Lamb Island Lighthouse
Thunder Bay, Ontario
Detail of the lighttower
© Jim Bailey
Lamb Island, Thunder Bay, Ontario
Heritage Lighthouse Protection Act (S.C. 2008, c 16)
1961 to 1961
1877 to 1877
Description of Historic Place
The Lamb Island Lighthouse is a four-sided, five-sectioned tapered steel tower rising to a height of 13.6 metres (45 feet). Built in 1961, it is the second lighthouse on the site. The lighthouse serves a dual purpose as a marker for the west side of the channel to Nipigon Bay, and as one of the coastal lights leading vessels to Thunder Bay, located some 90 km southwest. Lamb Island sits off the north coast of Lake Superior and the Lamb Island Lighthouse can be seen from a distance of about 15 nautical miles.
There are seven related buildings on the site that contribute to the heritage character of the lighthouse: (1) the 1961 Keeper’s Dwelling, (2) the 1952 Assistant Keeper’s Dwelling, (3) the 1960 Generator Building, (4) the Pump House, (5) the 1928 Fog Plant, (6) the 1912 Boathouse, and (7) the 1960 Survival Building.
The Lamb Island Lighthouse is a heritage lighthouse because of its historical, architectural, and community values.
The Lamb Island Lighthouse is a very good illustration of the settlement of Lake Superior and Western Canada. The late 19th century saw a number of lighthouses being constructed along the shores of the newly settled lake and, in 1877, the lighthouse on Lamb Island was among the first to be built. These lighthouses were constructed to support the growing marine traffic on Lake Superior caused by the construction of the Canadian Pacific Railway. The railway, as well as ships on Lake Superior, ferried supplies and immigrants to the newly opened Western Canada.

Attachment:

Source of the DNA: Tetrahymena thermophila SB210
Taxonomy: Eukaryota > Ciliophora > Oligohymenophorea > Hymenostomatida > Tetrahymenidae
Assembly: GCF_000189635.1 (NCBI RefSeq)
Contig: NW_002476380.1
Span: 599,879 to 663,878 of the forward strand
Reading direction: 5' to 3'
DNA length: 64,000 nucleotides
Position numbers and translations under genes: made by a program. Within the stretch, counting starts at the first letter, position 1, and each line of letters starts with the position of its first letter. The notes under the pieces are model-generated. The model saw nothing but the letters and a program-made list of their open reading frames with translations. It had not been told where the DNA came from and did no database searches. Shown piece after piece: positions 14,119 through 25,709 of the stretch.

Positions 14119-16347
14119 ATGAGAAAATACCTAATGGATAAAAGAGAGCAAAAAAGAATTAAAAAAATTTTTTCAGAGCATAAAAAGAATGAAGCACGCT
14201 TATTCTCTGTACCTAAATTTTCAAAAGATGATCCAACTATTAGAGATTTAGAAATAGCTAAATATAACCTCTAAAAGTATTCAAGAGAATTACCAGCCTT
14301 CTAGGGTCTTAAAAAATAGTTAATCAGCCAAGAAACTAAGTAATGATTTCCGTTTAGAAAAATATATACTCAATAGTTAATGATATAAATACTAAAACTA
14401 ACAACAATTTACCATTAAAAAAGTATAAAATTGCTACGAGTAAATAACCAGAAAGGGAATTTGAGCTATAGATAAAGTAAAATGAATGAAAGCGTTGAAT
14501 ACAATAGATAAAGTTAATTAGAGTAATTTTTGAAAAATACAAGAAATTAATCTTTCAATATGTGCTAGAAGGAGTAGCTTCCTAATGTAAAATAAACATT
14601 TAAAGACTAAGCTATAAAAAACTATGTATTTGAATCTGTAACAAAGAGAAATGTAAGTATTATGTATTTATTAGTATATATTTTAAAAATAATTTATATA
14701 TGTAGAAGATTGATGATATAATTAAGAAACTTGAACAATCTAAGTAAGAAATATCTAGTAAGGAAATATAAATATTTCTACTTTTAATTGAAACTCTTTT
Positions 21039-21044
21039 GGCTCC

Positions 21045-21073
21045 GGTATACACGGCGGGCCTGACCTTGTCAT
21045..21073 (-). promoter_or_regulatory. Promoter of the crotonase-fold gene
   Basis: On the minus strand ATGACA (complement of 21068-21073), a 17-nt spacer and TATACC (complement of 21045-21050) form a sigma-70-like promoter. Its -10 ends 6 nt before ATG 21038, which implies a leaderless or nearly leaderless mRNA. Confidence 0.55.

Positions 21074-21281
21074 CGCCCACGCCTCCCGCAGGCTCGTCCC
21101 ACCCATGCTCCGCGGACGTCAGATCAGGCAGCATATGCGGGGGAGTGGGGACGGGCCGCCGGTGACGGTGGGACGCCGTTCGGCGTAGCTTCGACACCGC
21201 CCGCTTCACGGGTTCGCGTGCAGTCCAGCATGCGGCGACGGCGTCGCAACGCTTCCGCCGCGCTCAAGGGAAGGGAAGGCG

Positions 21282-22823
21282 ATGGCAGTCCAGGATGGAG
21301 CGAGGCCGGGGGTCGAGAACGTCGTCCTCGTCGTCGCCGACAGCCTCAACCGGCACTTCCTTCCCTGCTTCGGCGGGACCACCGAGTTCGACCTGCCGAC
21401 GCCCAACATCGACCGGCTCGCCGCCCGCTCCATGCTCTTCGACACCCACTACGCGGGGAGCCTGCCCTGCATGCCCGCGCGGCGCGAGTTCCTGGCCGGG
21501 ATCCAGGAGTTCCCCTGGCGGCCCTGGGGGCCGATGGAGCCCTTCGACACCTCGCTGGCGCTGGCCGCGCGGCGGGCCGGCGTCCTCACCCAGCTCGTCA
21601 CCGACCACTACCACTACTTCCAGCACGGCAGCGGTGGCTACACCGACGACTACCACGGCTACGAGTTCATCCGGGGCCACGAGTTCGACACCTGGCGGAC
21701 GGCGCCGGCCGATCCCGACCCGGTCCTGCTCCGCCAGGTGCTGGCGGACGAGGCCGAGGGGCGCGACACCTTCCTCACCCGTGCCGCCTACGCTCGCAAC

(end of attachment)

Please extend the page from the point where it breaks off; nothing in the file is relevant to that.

The Lamb Island Lighthouse played an important role as a coastal light for the large vessels going in and out of Thunder Bay (called Port Arthur until 1970). The lighthouse has had a more direct impact on the local commercial fisheries and other regional operators. Until the light was de-staffed in 1990, the lighthouse’s staff was on hand to provide assistance to any mariners in distress.
The steel skeleton design of the Lamb Island Lighthouse is very well suited to the remote and windswept Lamb Island. Steel is a readily available, inexpensive, strong, and durable material. The tower’s components were easy to transport to the remote site and were assembled with a minimum of expertise.
The Lamb Island Lighthouse and its outbuildings are highly visible from land and from water and they both reinforce the dramatic maritime setting of the area. It is located on a small isolated island on the north shore of Lake Superior. The island is set among the rugged forests of Northern Ontario and is surrounded by the rocky Canadian Shield.
The Lamb Island Lighthouse is highly valued by the residents of Thunder Bay and of the wider Lake Superior region. The lighthouse serves as a strong reminder of the area’s economic and maritime history. For many, memories of the lighthouse have been passed down from family members who worked at the lightstation or who, as fishermen, depended on the light for guidance.
Seven related buildings, as listed in section 1, contribute to the heritage character of the lighthouse.
The following character-defining elements of the Lamb Island Lighthouse should be respected:
— its prominent location as both a coastal and a harbour light on Lamb Island, in Lake Superior;
— its intact, as-built structural form, height, profile, and balanced proportions;
— its four-sided, five-sectioned tapered steel tower;
— its uppermost square platform on which rests a lighting apparatus;
— its gallery railing, including its respective form and proportions;
— its encircled metal ladder;
— its traditional colour scheme, consisting of red for the bottom two sections, and white for the top three sections; and,
— its visual prominence in relation to the water and landscape.
The following character-defining elements of the related buildings should be respected:
— their respective built forms, profiles and proportions;
— their traditional red and white exterior colour schemes; and,
— their contextual relationships to the lighthouse within an historic lightstation setting.